Increased levels of testosterone associated with polycystic ovary syndrome negatively affect HOXA10 and integrin b3 expression in endometrial cells and embryo attachment using a trophoblast cell spheroid model
PCOS is a reproductive endocrine disorder that affects up to 10% of women of a reproductive age, with 70-80% of patients defined as infertile. There are many different symptoms that could impact fertility in women with PCOS such as anovulation, hyperandrogenism and insulin resistance.
A trophoblast (BeWo cell) spheroid attachment assay was used as an in vitro model of embryo implantation to examine the effect of testosterone on the receptivity of endometrial monolayers. Attachment of BeWo spheroids to endometrial cell monolayers was significantly reduced following pre-treatment of endometrial cells with 10nM testosterone for 24h. Flutamide (an androgen receptor antagonist, 1mM) added simultaneously with testosterone reversed the effect of treatment with testosterone alone, returning attachment rates to control levels. The transcription factor HOXA10 and the cell surface adhesion receptor aVb3 have previously been shown to play key roles in implantation. Testosterone treatment significantly decreased the expression of HOXA10 and integrin b3 in endometrial cells detected by qPCR. Immunocytochemistry showed a significant reduction in aVb3 protein expression in testosterone-treated endometrial cells.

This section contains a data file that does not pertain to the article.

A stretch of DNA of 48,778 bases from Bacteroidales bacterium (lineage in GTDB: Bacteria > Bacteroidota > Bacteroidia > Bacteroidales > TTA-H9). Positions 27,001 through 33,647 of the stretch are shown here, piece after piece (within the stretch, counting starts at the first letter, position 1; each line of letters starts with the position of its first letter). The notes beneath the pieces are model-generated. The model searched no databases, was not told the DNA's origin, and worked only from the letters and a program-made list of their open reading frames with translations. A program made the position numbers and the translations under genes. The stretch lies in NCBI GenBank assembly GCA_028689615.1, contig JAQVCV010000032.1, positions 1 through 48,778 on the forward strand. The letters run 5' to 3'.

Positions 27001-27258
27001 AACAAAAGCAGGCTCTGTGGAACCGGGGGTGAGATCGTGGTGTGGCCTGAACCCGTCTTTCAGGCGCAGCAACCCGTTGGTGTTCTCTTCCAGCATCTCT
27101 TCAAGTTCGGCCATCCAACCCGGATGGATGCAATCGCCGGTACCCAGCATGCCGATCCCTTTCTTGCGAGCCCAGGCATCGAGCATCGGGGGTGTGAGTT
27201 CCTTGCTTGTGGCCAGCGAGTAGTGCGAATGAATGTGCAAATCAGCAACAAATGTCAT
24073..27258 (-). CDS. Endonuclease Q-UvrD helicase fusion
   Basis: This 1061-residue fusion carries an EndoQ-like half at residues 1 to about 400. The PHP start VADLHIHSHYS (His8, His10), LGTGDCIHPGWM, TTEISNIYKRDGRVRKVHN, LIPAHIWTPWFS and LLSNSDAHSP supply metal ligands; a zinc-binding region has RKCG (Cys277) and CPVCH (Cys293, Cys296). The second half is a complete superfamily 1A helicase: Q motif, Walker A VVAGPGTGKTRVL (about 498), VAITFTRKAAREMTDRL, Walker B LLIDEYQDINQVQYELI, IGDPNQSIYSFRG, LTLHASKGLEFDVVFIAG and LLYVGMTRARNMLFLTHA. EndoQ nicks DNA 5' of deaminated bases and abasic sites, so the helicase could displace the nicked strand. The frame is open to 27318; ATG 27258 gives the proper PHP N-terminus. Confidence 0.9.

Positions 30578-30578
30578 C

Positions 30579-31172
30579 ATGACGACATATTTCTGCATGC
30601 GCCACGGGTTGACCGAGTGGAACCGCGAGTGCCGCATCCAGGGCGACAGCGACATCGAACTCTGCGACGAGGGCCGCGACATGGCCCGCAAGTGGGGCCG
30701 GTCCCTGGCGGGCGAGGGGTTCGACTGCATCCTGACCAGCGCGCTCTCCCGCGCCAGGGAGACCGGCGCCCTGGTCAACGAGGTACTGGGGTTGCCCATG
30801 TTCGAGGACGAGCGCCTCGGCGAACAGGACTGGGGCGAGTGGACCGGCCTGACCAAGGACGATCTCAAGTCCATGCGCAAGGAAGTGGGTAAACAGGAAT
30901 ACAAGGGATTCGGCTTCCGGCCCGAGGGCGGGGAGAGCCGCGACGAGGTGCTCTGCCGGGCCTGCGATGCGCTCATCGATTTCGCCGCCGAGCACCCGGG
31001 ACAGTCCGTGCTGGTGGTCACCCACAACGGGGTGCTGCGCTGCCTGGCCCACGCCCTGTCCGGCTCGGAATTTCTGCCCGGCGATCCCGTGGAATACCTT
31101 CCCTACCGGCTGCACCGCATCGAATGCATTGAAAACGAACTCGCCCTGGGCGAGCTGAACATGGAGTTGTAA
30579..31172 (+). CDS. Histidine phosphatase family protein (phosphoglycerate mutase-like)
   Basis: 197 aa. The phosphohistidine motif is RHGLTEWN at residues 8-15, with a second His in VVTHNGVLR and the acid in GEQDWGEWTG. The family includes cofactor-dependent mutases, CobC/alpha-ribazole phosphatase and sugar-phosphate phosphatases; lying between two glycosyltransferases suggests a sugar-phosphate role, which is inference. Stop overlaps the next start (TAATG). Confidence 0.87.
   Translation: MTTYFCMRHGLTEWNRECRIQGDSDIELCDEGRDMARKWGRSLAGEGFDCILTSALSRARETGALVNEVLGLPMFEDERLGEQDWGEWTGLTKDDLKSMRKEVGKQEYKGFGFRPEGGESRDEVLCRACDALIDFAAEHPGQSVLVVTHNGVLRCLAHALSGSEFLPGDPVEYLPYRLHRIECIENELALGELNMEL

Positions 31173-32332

These data suggest that the hyperandrogenism observed in women with PCOS results in reduced endometrial receptivity through the decreased expression of HOXA10 gene and aVb3 protein and this may in part be responsible for infertility in these individuals.